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Keywords:

  • duration of treatment;
  • new anticoagulants;
  • special circumstances;
  • venous thromboembolism;
  • vitamin K antagonists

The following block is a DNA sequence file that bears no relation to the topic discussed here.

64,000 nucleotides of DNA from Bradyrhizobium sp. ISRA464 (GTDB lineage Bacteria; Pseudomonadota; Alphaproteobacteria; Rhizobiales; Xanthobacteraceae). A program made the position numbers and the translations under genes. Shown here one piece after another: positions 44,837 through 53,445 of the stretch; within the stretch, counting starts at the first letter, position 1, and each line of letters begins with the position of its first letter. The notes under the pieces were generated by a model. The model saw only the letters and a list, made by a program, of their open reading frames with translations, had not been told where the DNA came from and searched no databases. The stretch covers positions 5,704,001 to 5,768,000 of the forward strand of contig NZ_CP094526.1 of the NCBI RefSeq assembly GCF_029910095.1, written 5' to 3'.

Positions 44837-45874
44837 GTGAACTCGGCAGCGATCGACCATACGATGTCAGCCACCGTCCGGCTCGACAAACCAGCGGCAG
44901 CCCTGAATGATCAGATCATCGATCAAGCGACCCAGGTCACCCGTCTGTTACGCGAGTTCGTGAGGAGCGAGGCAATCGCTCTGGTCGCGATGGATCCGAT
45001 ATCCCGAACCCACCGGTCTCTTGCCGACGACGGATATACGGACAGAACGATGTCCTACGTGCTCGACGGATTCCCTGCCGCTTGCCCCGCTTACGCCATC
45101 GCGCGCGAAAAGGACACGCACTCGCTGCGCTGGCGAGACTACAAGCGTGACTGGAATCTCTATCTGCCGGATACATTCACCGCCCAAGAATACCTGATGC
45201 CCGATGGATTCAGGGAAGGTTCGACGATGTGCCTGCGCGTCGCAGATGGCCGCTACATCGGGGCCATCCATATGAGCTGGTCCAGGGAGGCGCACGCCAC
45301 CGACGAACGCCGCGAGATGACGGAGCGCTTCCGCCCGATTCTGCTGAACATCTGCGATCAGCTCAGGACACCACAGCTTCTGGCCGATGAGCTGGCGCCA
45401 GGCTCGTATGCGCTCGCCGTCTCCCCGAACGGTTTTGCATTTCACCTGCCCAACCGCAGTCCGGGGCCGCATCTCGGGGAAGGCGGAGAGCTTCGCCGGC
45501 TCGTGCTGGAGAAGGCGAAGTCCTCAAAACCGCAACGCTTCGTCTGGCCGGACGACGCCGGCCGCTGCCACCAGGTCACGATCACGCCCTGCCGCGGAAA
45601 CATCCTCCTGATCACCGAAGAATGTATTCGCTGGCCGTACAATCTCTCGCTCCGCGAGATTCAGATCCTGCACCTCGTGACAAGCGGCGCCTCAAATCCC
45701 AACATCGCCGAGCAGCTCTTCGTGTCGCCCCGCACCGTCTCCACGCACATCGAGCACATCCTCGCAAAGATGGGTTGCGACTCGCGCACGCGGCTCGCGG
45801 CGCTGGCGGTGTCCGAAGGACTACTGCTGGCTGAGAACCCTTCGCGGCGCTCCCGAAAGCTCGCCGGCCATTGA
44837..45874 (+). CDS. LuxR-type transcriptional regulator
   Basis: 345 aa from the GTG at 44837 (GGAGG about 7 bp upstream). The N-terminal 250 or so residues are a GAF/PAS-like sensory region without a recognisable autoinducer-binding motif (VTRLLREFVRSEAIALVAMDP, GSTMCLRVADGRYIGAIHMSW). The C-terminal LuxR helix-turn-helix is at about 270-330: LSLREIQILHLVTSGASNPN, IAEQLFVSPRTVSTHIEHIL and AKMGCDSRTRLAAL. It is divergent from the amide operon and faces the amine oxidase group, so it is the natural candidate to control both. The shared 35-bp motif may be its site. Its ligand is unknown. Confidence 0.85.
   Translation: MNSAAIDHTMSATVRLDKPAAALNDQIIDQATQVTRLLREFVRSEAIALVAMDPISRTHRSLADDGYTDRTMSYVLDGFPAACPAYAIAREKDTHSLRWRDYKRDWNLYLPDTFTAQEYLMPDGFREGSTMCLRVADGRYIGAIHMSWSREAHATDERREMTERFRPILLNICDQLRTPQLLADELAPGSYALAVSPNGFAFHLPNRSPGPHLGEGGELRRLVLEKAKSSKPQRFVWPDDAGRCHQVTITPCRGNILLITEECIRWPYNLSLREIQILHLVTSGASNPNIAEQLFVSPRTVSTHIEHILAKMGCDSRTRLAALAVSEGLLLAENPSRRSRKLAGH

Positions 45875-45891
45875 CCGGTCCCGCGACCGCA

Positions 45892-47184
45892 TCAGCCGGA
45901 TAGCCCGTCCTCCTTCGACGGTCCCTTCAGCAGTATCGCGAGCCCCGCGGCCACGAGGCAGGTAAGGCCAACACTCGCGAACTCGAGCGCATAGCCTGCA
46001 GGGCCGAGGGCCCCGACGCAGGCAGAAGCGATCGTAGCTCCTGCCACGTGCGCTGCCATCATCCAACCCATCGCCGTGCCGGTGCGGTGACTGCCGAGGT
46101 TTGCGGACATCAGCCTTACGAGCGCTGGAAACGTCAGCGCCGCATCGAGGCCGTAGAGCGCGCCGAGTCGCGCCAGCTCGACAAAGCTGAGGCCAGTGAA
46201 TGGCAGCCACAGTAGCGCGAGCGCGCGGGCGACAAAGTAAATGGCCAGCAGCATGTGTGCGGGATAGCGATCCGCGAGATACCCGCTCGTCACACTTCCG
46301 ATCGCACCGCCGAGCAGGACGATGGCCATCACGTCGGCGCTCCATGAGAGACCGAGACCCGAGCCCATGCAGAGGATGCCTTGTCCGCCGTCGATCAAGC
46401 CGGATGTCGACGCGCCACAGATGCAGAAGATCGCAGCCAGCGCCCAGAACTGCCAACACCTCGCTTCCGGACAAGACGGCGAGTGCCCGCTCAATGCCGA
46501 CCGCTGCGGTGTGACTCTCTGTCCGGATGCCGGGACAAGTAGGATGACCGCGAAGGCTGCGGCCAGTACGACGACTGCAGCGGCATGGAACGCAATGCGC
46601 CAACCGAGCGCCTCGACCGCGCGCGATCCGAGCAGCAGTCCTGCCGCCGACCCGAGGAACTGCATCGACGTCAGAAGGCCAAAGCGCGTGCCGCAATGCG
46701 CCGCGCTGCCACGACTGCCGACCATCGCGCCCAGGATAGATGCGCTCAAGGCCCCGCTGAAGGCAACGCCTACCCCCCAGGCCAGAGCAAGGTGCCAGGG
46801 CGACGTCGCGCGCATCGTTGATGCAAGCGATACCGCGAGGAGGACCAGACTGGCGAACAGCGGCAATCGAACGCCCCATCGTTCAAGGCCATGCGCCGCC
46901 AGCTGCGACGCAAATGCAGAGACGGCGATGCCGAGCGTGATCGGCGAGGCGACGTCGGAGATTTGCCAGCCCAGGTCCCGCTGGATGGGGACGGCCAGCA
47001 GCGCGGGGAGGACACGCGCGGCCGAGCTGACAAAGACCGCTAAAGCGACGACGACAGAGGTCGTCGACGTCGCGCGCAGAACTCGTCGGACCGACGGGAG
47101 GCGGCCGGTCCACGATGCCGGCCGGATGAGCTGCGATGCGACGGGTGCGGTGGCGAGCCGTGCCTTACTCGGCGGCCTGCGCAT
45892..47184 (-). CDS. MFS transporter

Summary.  Venous thromboembolism (VTE) is most commonly initially treated with low molecular weight heparin (LMWH), fondaparinux, or unfractionated heparin, in combination with vitamin-K antagonists (VKA) for long-term treatment. VKA have some drawbacks, however, which has led to the development of new anticoagulants. Most of these new drugs can be administered orally, and have been investigated in several phase III clinical trials. The benefits of these anticoagulants include their stable therapeutic effect, reduced interactions with other medication and food, and, therefore, the reduced need for regular monitoring. The duration of anticoagulant treatment for VTE is usually 3–12 months, but depends on the balance between the risks of recurrent thrombosis, major bleeding, and the patient’s preference. Clinical decision rules to assess the risk of recurrence to tailor the duration of anticoagulant treatment are being investigated. The beneficial aspects of novel anticoagulants may prolong the duration of treatment. VTE treatment should be adjusted in special patient groups, such as in cases of malignancy, renal failure, pregnancy, or obesity. In this review, the current and future aspects of the treatment of VTE are explored.